For in-vivo application preliminary works refer to the Atkinson-Brezovich limit [39], a product of frequency and magnetic field originally given as 4.85×108 Am-1s-1. Recent publications tend to extend this product up to a value of 9.46×109 Am-1s-1 [40], which for a frequency of 700 kHz would allow a magnetic field strength of 17 mT.

Comparison of SAR in other MFH systems

To assess the SAR values measured with the integrable MFH systems a comparison to SAR values of previous hyperthermia systems will be given. Note, that SAR depends on field strength, frequency of magnetic field and a multitude of properties of the used ferrofluid. The parameters influencing the SAR value greatly differ between the presented and discussed systems. However, the SAR is the common measure of energy absorption per unit mass during an application, giving insights into the heating capability of the presented system.

Gneveckow et al. characterize their clinical MFH system MFH300F reporting SARfe values up to 35 Wg-1 [41] using a dispersion of magnetite and maghemite nanoparticles with an iron concentration of 117 g l-1 at a frequency of 100 kHz and a field strength of around 21 mT. They argue a minimum sample volume of 5 ml is necessary to evaluate the SAR value, since heat transfer to the surroundings is of greater importance for smaller samples. Zhang et al. report values of 4.5 W g-1 for uncoated magnetite nanoparticles and 75 W g-1 for coated magnetite nanoparticles at a frequency of 55 kHz and a magnetic field strength of 20 mT [42]. Phadatare et al. find up to 25 W g-1 at a frequency of 265 kHz and a field strength of 3.77 mT for their SAR-optimized material CoFe2O4@Ni0.5Zn0.5Fe2O4, exploiting coupling of the magnetic hard material CoFe2O4 to the magnetic soft material Ni0.5Zn0.5Fe2O4 [43].

The given examples confirm the ability of the presented MFH systems to produce SAR values typical for MFH applications. Additionally, the impact of the particle properties on MFH performance becomes evident, especially from the work of Phadatare et al. Considering the presented heating tests have been performed using widely used ferrofluid, not particularly suitable for MFH, huge potential for an increase in SAR lies in the use of carefully designed ferrofluids.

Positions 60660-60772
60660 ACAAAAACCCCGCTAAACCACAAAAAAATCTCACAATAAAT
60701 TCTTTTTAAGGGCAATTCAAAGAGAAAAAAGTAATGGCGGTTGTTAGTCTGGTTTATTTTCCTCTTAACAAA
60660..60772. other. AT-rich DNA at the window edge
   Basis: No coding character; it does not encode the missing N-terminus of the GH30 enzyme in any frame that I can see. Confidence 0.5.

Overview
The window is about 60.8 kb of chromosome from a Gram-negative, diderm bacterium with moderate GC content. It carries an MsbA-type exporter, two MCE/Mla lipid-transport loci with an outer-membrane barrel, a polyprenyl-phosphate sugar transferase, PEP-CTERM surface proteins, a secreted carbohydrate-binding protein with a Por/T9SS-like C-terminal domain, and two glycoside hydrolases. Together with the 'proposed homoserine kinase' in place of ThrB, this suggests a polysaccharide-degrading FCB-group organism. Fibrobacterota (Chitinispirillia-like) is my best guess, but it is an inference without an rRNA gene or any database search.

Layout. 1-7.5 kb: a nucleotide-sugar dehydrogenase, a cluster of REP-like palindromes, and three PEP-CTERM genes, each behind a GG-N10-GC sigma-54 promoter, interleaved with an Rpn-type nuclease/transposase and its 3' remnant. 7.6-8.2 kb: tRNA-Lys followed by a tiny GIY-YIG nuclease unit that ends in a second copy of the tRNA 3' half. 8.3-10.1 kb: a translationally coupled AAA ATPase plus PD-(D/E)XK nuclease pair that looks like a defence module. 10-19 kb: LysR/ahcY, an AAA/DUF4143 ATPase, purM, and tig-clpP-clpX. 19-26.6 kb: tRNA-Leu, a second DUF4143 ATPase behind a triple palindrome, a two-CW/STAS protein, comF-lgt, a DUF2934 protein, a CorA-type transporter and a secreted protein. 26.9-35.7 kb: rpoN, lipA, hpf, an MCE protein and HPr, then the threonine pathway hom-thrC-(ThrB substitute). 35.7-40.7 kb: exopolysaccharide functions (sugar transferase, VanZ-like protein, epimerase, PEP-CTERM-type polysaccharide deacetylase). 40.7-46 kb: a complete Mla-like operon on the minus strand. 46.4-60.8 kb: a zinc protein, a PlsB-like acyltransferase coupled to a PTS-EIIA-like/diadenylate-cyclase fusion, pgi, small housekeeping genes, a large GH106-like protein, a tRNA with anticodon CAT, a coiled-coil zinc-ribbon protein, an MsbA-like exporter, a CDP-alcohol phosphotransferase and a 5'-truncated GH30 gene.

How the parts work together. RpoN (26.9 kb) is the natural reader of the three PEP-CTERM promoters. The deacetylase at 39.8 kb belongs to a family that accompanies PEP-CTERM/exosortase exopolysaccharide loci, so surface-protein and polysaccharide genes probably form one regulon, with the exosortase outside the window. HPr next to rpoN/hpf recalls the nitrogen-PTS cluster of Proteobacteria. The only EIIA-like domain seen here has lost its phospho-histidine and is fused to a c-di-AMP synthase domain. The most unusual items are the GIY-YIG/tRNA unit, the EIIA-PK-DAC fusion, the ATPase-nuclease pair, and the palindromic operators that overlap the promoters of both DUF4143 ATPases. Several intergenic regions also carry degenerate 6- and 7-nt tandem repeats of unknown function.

The previous considerations revealed the potential for further improvement of the integrable MFH systems. A more powerful cooling would allow higher magnetic field strengths enabling the optimal selection of magnetic field frequency and magnetic field strength for maximum SAR. However, the useful increase in field strength is limited, as discussed in “Limits of the magnetic field strength”.

Additionally, the seeming trade-off between the capability of magnetic self-compensation and power demand should be addressed. Finally, the systems should be improved by increasing their usability. Providing tools and guides for installation can avoid misplacement of the MFH systems in the MPI system and ease the effort of installation, making the system better approachable to preclinical researchers.

Apart from the systems, the careful design of particles bears great potential for improving the heating capability in MFH which has become evident in the considerations in “Comparison of the SAR to other MFH systems”. Blending MPI-suitable and MFH-suitable ferrofluids might be promising for multimodal theranostic since particle blends have been shown to be functional for MPI [44].

A major difficulty which needs to be addressed in the future is the upscaling to human applications similar to MPI [45], since power demand increases severely for larger therapeutic volumes. An intermediate step towards full size human application of combined MFH and MPI might be the application to limited volumes like limbs or head, which already bear great clinical potential (e.g. treatment of brain tumors [46], bone metastases [47], osteosarcoma [48] or reversible opening of the blood-brain barrier (BBB) for drug delivery [49] and theranostics for neurodegenerative diseases [50]).